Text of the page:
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HOME » BIRDS » WATER BIRDS » EGRETS / HERONS / BITTERNS » Indian Pond Heron
Indian Pond Heron
Indian Pond Heron

As I positioned myself for a low angle photograph of the action going on in the nearby water body of Keoladeo Ghana National Park, Bharatpur one morning, this chap came and sat right in front of me on a sleek branch tried to balance himself. Offhhh.. tried to focus on his, but unfortunately could not as he was not in the range of the shooting distance.. With this chap happens to be one of the common ones, is more often ignored. Similiar was my reaction. I felt, missing on any action with Grey Heron, Great Egret, Painted Storks in the waterbody. I waited and could manage to click few action shots (some posted on this site). After spending some time, I picked up my stuffs and was about to leave as I saw this chap was still perching on the same branch (as if he was) patiently and carefully observing my moves..

With perfect sunlight and adpt background, I could not resit myself. Took few steps back and captured him hand headed from my baazooka.

The Indian Pond Heron or Paddybird is a small heron. They are widespread and common but can be easily missed when they stalk prey at the edge of small water-bodies or even when they roost close to human habitations. They are however distinctive when put to flight, the bright white wings flashing in contrast to the cryptic streaked olive and brown colours of the body. The camouflage is so excellent that they will often allow humans to approach very close before taking to flight, and this has resulted in folk names and beliefs that the birds are short-sighted or blind.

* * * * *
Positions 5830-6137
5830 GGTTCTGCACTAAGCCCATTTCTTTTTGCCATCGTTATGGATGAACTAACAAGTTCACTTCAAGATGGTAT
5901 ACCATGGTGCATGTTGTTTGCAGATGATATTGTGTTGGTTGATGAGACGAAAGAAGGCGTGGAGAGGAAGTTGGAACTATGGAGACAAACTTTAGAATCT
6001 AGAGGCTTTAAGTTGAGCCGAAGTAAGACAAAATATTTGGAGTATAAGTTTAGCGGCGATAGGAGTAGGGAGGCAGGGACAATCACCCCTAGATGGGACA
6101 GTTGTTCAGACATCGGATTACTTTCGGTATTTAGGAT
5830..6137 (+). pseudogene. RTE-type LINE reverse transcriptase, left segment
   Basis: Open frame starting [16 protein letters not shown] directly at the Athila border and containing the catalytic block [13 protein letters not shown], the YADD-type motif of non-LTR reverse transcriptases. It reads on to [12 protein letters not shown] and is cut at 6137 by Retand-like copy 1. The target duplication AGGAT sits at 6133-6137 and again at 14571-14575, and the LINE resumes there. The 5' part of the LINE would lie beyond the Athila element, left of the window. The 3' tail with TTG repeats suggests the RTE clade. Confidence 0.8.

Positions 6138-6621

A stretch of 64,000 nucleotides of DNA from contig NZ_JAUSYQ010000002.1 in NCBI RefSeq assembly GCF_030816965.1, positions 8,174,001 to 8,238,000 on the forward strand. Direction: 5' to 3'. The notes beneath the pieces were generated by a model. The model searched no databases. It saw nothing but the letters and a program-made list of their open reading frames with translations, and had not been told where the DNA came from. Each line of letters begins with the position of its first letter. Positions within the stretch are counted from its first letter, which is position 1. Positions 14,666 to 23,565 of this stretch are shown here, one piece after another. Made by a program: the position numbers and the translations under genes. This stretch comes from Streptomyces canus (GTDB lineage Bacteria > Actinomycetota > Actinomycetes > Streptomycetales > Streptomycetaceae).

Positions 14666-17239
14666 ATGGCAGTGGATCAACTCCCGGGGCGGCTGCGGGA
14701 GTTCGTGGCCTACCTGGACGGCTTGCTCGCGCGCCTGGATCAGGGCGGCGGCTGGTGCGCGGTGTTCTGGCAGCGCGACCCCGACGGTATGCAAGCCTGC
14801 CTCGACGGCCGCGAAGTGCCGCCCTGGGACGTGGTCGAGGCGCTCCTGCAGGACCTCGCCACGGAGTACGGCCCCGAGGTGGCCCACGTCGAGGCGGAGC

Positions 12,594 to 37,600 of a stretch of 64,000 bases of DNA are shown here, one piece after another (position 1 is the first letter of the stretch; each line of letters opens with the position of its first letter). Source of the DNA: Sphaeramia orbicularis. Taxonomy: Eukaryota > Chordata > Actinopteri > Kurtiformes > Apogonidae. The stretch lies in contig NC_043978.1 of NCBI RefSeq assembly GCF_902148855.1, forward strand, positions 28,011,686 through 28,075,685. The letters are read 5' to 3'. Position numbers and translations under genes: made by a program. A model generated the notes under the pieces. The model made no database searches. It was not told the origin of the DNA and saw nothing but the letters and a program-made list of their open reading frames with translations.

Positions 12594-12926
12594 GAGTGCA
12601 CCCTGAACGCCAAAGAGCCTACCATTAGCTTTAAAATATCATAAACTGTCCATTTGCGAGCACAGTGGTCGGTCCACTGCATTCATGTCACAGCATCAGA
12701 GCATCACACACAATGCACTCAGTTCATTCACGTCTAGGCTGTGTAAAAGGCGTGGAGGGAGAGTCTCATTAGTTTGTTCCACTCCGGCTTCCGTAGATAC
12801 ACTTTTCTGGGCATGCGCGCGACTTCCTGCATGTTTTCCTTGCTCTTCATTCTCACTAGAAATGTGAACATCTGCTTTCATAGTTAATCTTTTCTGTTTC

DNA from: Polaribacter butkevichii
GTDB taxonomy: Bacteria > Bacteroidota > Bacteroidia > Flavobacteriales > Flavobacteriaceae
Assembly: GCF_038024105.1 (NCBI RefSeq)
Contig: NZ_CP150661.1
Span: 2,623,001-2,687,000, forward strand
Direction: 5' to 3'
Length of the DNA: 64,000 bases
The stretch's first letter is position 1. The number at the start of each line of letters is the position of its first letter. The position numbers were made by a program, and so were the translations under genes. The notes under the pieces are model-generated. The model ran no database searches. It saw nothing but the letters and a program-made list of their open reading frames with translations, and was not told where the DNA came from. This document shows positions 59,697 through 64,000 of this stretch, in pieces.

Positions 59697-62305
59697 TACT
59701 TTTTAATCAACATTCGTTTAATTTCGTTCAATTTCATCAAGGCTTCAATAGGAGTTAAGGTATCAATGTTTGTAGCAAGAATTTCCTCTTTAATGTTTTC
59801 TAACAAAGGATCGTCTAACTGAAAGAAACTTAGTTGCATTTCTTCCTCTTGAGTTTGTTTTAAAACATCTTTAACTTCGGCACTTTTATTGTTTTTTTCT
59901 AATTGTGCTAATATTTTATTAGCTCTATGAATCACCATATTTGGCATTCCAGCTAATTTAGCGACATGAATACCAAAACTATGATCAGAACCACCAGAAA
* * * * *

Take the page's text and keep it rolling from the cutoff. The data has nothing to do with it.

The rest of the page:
They appear stocky with a short neck, short thick bill and buff-brown back. In summer, adults have long neck feathers. Its appearance is transformed from their dull colours when they take to flight, when the white of the wings makes them very prominent.

They are very common in India, and are usually solitary foragers but numbers of them may sometimes feed in close proximity during the dry seasons when small wetlands have a high concentration of prey. They are semi-colonial breeders. They may also forage at garbage heaps. During dry seasons, they sometimes take to foraging on well watered lawns or even dry grassland. When foraging, they allow close approach and flush only at close range. They sometimes form communal roosts, often in avenue trees over busy urban areas.

Disclamer: This photograph is taken in the natural habitat. Incase if anybody needs the copy of this picture, please contact me. © All Rights Reserved by Yogesh Rane (www.junglebook.co.in / www.yogeshrane.com)

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 RSS  Disclaimer : This photograph is taken in the natural habitat. Incase if anybody needs the copy of this picture, please contact me. All Rights Reserved by Yogesh Rane (www.junglebook.co.in / www.yogeshrane.com)